Recently discovered Arctic microbes can digest Plastic at low temperatures
The majority of plastic products we use are meant to be used once and then thrown away, however, these plastics stick around for hundreds of years. These plastics should be recycled or destroyed in a way that doesn’t hurt the environment. So for many years we have been depending on microbes that eat and digest plastic, however, they usually only work at hot temperatures (~30C) which costs the recyclers for heating facilities, and thus is not as environmentally friendly as needed.
A team of scientists from the Swiss Federal Institute WSL has discovered a species of microbes in the Alps and the Arctic which can eat and digest plastic at just 15C. The team sampled 19 bacteria strains and 15 fungi strains which they grew on free-lying plastic and buried plastic in Greenland, Svalbard, and Switzerland.
19 strains from the sample (56%) which include 11 fungi and 8 bacteria were able to digest polyester-polyurethane (PUR) at 15C, whereas 17 strains (50%) which include 14 fungi and 3 bacteria were able to digest two commercially available biodegradable mixtures of polybutylene adipate terephthalate (PBAT) and polylactic acid (PLA). Unfortunately, none of the strains were able to digest the non-biodegradable polyethylene (PE) even after 126 days.
Dr. Joel Rüthi from the WSL team noted his surprise that a large fraction of the tested microbes could degrade even one of the plastics tested. These microbes can help the “enzymatic recycling process” for plastic by making it cheaper and more environmentally friendly.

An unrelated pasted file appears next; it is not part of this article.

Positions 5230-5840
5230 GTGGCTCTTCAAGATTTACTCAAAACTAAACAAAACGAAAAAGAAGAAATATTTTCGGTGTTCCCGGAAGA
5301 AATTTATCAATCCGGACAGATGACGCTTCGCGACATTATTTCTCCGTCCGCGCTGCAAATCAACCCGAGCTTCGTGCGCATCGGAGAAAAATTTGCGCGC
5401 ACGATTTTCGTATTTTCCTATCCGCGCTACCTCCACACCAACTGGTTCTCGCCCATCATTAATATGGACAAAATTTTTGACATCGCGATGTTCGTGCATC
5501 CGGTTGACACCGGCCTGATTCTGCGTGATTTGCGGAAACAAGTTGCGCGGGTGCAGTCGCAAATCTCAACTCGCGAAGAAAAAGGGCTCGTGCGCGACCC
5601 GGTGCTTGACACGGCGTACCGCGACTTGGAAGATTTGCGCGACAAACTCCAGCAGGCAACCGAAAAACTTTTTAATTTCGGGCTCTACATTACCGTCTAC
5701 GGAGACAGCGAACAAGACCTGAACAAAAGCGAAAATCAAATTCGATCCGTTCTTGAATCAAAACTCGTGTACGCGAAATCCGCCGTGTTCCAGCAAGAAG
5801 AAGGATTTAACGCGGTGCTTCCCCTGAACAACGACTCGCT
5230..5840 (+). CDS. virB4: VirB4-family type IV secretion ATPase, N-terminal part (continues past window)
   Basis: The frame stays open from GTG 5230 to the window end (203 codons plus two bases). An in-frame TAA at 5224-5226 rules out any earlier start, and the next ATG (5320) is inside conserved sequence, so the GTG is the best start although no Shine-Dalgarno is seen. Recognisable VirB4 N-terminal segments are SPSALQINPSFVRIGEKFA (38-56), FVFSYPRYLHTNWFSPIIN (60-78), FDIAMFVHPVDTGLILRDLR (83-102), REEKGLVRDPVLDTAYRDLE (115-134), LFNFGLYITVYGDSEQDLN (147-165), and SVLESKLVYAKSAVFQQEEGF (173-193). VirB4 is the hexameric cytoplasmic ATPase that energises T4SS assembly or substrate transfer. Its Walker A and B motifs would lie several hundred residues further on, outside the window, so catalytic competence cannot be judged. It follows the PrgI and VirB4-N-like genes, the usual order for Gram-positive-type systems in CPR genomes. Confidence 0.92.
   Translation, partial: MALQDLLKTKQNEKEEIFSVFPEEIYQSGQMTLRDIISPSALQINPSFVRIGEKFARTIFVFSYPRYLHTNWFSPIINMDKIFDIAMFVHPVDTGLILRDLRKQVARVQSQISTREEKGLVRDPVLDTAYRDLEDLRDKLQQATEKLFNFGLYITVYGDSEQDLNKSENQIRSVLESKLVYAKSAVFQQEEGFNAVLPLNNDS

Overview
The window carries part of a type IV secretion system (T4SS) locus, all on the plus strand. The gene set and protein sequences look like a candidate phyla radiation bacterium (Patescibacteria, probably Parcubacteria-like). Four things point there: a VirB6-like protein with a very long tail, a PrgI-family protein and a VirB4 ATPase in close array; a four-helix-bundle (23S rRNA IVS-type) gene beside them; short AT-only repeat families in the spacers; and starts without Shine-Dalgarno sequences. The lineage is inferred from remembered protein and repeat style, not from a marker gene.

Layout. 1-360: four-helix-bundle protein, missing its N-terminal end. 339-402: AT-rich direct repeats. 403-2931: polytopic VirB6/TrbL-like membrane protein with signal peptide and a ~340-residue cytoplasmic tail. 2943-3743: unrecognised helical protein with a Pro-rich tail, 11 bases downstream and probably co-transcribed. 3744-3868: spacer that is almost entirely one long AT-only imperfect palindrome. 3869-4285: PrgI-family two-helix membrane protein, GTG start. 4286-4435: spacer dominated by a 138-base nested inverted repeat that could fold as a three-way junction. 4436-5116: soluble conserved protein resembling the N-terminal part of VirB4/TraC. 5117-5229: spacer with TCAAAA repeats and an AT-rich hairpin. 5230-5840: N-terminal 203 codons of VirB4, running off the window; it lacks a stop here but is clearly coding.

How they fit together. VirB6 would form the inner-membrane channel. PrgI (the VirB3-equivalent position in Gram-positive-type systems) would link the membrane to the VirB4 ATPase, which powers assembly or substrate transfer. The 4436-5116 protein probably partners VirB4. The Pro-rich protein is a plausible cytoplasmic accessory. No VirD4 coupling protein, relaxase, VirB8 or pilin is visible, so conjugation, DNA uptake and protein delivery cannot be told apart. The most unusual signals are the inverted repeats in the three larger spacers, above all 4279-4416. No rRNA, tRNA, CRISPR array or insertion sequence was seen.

The best performers of these 34 strains were 2 uncharacterized fungi species in the genera Neodevriesia and Lachnellula which digested all types of plastic tested except for PE.
The reason these microbes can digest plastic is that polymers resemble structures found in the cells of plants. The enzymes these microbes produce to degrade polymer are the same enzymes they use to break down plant cell walls.
These microbes were only tested at one temperature (15C) so the best microbe strain to use has not yet been found. However, we know that these strains of bacteria and fungi can grow well between temperatures of 4c and 20C. The next step in research also involves identifying the specific enzyme which degrades plastic. These enzymes might be in need of modification to improve protein stability, which may open doors to cost-effective and environmentally friendly plastic recycling.